November 20, 2013 11:49 AM   Subscribe

I own this very cool book, that attempts to teach you a few of the most common Kanji that you might come across in China on a day to day basis. It makes no attempt to teach you to read Chinese; it just familiarizes you with some common, useful Kanji. If I wanted to do the same type of thing for Egyptian Hieroglyphics, what 10 hieroglyphics would be the most useful to memorize for the purposes of visiting museums (whether in person or in pictures)?
posted by wittgenstein to Writing & Language (6 answers total) 4 users marked this as a favorite
(Just wanted to let you know that "kanji" refers to characters used in written Japanese. The proper term when referring to Chinese is "hanzi".)
posted by Chocolate Pickle at 12:12 PM on November 20, 2013 [9 favorites]

Although they look like little pictures, Hieroglyphics are not pictograms. It is, in fact, a phonetic writing system, like English. There aren't many symbols in all; here's a chart showing how to pronounce them.

The bad news is, without a lot of study, you won't be able to understand what you see. The good news is, if you learn the pronunciation, you can read it out loud and sound pretty close to what an ancient Egyptian would sound like.
posted by Troupe of trained rats at 12:25 PM on November 20, 2013 [2 favorites]

The tricky thing about Hieroglyphic writing is that most of the symbols were read phonetically. For instance, many of the most common signs stood for a single consonant (or more rarely a single vowel), just like letters in modern Arabic or Hebrew do. Other signs stood for a sequence of two or three consonants.

There were some signs that did stand for a whole word, as a Chinese character would — but many of those signs were ambiguous and had multiple readings depending on the context.
posted by Now there are two. There are two _______. at 12:32 PM on November 20, 2013

As already covered, Chinese uses hanzi and hieroglyphics are not pictograms. In fact, a pictographic system of writing is impossible. (so is an ideopgrahic system). Writing systems are primarily phonetic.

So, there really isn't any such thing as "learning hieroglyphics" apart from "learning ancient Egyptian", which is why I think the Chinese book you linked and this task are a bit misguided. So, do you want to learn to read ancient Egyptian? I don't own this book, but it is well reviewed. I do have Assimil's L'Egyptien hiéroglyphique, but have not yet started it. If you can read French, you may wish to check it out.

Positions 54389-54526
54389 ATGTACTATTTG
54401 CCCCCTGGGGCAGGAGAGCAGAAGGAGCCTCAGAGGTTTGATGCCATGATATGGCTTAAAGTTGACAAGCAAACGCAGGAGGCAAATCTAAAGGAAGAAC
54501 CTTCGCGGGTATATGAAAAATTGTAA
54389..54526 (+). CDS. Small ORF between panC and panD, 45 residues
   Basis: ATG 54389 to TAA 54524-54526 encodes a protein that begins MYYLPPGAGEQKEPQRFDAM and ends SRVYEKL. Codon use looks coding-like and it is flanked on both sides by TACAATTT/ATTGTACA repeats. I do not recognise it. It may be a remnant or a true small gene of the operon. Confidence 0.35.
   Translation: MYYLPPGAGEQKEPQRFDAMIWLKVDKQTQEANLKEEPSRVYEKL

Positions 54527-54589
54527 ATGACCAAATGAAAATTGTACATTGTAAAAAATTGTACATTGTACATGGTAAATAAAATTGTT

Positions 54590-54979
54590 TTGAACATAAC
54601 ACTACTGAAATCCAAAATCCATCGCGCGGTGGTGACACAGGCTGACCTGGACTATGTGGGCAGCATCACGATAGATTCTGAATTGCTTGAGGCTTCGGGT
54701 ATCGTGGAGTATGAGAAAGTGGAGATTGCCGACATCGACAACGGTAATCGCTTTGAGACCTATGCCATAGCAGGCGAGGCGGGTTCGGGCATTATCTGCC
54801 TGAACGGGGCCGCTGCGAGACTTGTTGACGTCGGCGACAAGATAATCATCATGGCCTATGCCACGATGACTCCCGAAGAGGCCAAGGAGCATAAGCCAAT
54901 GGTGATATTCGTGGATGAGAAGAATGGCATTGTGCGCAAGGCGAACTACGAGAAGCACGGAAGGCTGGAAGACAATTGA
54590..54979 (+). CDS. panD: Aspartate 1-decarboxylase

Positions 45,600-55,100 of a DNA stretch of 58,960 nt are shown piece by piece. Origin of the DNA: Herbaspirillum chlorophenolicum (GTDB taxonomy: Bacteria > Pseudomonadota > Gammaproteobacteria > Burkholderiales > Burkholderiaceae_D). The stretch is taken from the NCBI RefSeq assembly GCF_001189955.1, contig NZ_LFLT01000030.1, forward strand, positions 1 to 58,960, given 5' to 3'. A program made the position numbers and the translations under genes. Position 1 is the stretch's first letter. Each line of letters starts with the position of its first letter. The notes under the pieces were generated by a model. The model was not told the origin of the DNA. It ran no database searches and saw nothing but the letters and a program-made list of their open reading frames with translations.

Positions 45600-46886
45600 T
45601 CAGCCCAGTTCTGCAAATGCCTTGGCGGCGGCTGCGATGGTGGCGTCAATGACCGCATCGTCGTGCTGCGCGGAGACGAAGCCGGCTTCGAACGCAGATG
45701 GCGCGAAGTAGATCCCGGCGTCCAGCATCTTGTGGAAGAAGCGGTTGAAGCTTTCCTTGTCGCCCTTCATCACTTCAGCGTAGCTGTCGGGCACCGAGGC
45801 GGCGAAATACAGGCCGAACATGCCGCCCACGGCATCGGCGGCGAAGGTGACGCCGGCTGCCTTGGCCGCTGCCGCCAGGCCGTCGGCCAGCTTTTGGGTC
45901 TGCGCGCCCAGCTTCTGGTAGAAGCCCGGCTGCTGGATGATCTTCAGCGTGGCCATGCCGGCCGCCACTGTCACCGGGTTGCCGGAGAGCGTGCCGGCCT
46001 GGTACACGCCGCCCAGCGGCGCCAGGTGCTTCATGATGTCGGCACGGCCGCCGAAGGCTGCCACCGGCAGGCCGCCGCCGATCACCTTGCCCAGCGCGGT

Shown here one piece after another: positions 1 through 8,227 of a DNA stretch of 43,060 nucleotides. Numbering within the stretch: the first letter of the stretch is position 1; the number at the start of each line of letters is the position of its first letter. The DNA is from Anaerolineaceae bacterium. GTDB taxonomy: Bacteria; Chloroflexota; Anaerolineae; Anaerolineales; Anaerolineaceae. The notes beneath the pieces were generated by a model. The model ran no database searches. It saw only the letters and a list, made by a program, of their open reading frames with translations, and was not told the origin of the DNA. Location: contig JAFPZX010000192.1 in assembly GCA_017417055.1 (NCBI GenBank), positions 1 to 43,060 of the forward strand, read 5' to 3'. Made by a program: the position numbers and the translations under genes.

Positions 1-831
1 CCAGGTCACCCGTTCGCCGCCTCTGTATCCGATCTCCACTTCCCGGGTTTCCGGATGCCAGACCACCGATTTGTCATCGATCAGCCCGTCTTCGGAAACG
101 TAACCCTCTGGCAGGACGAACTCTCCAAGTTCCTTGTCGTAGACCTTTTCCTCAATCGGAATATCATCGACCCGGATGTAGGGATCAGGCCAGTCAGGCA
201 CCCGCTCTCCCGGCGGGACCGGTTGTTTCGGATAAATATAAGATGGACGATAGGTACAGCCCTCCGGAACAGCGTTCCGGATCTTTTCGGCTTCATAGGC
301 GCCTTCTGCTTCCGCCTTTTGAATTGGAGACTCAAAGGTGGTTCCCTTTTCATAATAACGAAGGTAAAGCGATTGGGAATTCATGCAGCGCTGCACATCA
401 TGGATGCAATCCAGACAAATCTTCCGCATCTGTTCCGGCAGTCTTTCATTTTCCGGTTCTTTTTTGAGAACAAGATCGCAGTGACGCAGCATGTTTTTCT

Also, it doesn't make much sense to ask about "10 most useful letters/words" because what could that mean? Let's pretend it means the ten most common words. If so, in English, that would get you "the", "be", "a", "to", and the like. Ten words don't get you very far at all.

There were some signs that did stand for a whole word, as a Chinese character would

A single character *can* be a word unto itself, but this is a minority of the time.
posted by Tanizaki at 12:55 PM on November 20, 2013

Response by poster: I'll add one thing and stay out of my own thread. I have read about the ancient Egyptian offering formula, and heard that one can see that over and over on tombs and such. So, I think the question was referring to other types of "formulas", if they exist, that appear over and over. So that if I am looking at a series of hieroglyphics, I might be able to say "hey, there it is again!"
posted by wittgenstein at 1:31 PM on November 20, 2013 [1 favorite]

Best answer: There's an extremely extensive bibliography and resource guide here which has the amusing hieroglyphs.net among the listed links (not all are active)-- it has a dictionary, writing resources, and weekly quizzes. This blog review of the Collier and Manley book suggests that the exercises are exactly what you're looking for-- a lot of stock and repeated phrases. There's also a nice list of phrases here. You might also be interested in learning more about cartouches and the different ones used by pharaohs-- it is fun to pick them out of a stele or funerary inscription.
posted by jetlagaddict at 1:34 PM on November 20, 2013 [1 favorite]

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